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Arduino Pro - 3.3V/8MHz (Mini User Guide)

Arduino Pro - 3.3V/8MHz (Mini User Guide)

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Published by MC. Rene Solis R.
robotshop.com arduino with 3.3V limitation voltage
robotshop.com arduino with 3.3V limitation voltage

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Published by: MC. Rene Solis R. on Mar 18, 2009
Copyright:Attribution Non-commercial


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Guide to the Arduino Mini
To get started with the Arduino Mini, follow the directions for the regular Arduino on your operating system(Windows,Mac OS X,Linux), with the following modifications:
Connecting the Arduino Mini is a bit more complicated than a regular Arduino board (see belowforinstructions and photos).
You need to select
Arduino Mini
from the
Tools | Board
menu of the Arduino environment.
To upload a new sketch to the Arduino Mini, you need to press the reset button on the boardimmediately before pressing the upload button in the Arduino environment.
Information about the Arduino Mini
The microcontroller (an ATmega168) on the Arduino Mini is a physically smaller version of the chip on the USBArduino boards, with the following small difference:
There are two extra analog inputs on the Mini (8 total). Four of these, however, are not connectedto the legs that come on the Arduino Mini, requiring you to solder wires to their holes to use them.Two of these unconnected pins are also used by the Wire library (I2C), meaning that its use willrequire soldering as well.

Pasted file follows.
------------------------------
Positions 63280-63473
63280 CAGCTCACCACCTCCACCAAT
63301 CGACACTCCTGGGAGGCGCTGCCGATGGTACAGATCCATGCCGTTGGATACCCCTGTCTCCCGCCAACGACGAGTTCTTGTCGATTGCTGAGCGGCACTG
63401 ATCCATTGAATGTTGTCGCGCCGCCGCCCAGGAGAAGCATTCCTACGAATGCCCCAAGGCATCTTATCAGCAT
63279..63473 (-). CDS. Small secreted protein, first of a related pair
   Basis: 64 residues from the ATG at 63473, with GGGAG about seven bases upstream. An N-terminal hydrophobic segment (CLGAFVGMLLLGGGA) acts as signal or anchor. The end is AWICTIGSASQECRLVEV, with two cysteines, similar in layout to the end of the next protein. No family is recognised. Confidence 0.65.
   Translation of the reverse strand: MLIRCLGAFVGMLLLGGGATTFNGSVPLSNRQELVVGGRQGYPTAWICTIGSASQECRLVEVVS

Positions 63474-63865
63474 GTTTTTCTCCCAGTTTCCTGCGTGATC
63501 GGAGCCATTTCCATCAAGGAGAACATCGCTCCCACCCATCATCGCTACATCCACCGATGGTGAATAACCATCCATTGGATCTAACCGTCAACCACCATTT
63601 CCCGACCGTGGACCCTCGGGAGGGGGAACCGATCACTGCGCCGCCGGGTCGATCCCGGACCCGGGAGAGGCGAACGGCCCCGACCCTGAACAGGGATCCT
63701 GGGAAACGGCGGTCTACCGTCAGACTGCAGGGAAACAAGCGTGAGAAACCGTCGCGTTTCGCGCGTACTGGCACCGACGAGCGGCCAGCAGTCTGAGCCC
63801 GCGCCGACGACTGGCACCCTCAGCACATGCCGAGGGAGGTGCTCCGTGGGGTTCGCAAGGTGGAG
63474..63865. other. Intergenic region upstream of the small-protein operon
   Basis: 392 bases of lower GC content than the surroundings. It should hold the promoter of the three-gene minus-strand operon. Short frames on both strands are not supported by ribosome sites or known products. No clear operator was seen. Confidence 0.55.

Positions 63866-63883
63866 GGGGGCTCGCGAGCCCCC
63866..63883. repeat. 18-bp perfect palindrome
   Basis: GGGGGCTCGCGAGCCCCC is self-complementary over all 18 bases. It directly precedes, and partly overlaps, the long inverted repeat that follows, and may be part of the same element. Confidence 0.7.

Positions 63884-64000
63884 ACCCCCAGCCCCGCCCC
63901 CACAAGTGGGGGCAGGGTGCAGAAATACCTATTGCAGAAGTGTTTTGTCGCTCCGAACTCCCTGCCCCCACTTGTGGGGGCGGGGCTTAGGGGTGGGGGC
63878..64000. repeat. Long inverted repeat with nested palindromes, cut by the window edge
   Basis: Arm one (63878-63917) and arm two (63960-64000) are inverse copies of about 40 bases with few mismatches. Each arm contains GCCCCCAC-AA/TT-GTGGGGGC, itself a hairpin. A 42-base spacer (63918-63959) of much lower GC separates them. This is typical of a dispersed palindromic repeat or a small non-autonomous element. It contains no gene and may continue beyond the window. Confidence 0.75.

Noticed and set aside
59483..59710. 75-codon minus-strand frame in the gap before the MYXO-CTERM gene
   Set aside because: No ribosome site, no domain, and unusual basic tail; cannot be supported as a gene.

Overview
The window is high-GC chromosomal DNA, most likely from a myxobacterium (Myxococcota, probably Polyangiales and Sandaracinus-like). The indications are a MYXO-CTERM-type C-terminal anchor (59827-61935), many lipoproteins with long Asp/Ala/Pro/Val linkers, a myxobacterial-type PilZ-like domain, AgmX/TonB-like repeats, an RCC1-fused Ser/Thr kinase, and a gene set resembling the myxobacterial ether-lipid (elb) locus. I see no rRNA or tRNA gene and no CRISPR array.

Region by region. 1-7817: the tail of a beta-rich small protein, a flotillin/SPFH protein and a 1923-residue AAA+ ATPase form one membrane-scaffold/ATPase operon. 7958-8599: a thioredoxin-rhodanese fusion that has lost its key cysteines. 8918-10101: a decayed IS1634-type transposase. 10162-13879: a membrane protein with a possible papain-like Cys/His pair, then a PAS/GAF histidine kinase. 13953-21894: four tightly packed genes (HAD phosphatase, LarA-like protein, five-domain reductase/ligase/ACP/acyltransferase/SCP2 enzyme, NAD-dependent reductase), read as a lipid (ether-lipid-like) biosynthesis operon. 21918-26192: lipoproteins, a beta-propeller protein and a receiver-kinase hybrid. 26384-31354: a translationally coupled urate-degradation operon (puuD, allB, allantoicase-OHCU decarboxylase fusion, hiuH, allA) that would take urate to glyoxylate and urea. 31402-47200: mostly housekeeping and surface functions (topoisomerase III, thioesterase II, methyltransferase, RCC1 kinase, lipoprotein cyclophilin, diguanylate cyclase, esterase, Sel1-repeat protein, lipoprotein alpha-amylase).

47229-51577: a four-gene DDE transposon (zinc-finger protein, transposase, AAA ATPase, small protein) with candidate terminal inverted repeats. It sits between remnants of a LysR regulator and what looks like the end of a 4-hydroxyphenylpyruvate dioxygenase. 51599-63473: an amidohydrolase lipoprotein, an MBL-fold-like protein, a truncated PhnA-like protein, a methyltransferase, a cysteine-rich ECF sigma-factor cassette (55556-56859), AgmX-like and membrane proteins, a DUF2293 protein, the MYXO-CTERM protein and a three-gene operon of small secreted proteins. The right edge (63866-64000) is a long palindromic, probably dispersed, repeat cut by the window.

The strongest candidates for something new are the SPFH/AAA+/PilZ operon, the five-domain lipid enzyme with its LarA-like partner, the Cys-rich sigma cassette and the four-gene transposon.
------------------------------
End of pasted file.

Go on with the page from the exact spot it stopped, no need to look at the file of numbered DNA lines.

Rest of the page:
Also, the Arduino Mini is more
fragile and easy to break
than a regular Arduino board.
Don't connect more than 9 volts to the +9V pin or reverse the power and ground pins of your powersupply, or you might kill the ATmega168 on the Arduino Mini.
You can't remove the ATmega168, so if you kill it, you need a new Mini.
Connecting the Arduino Mini
Here's a diagram of the pin layout of the Arduino Mini:
Mini 03 pinout 
(compatible with earlier revisions)
Mini 04 pinout 
(the ground on the left has moved downone pin)To use the Arduino Mini, you need to connect:
Power. This can be a regulated +5V power source (e.g. from the +5V pin of the Mini USB Adapter oran Arduino NG) connected to the +5V pin of the Arduino Mini. Or, a +9V power source (e.g. a 9 voltbattery) connected to the +9V pin of the Arduino Mini.
Ground. One of the ground pins on the Arduino Mini must be connected to ground of the powersource.
TX/RX. These pins are used both for uploading new sketches to the board and communicating witha computer or other device.
Reset. Whenever this pin is connected to ground, the Arduino Mini resets. You can wire it to apushbutton, or connect it to +5V to prevent the Arduino Mini from resetting (except when it losespower). If you leave the reset pin unconnected, the Arduino Mini will reset randomly.
An LED. While not technically necessary, connecting an LED to the Arduino Mini makes it easier tocheck if it's working. Pin 13 has a 1 KB resistor on it, so you can connect an LED to it directlybetween it and ground. When using another pin, you will need an external resistor.You have a few options for connecting the board: the Mini USB Adapter, a regular Arduino board, or your ownpower supply and USB/Serial adapter.
Connecting the Arduino Mini and Mini USB Adapter
Here is a photo showing the Arduino Mini connected to the Mini USB adapter. Notice that the reset pin isconnected directly to +5V (the orange wire), without a pushbutton. Thus, to reset the Arduino Mini, you will needto unplug and reconnect the USB cable to the Mini USB Adapter, or manually move the orange wire connected tothe reset pin from +5V to ground and back.
Connecting the Arduino Mini and a regular Arduino
Here's a photo of the Arduino Mini connected to an Arduino NG. The NG has its ATmega8 removed and is beingused for its USB connection, power source, and reset button. Thus, you can reset the Arduino Mini just bypressing the button on the NG.

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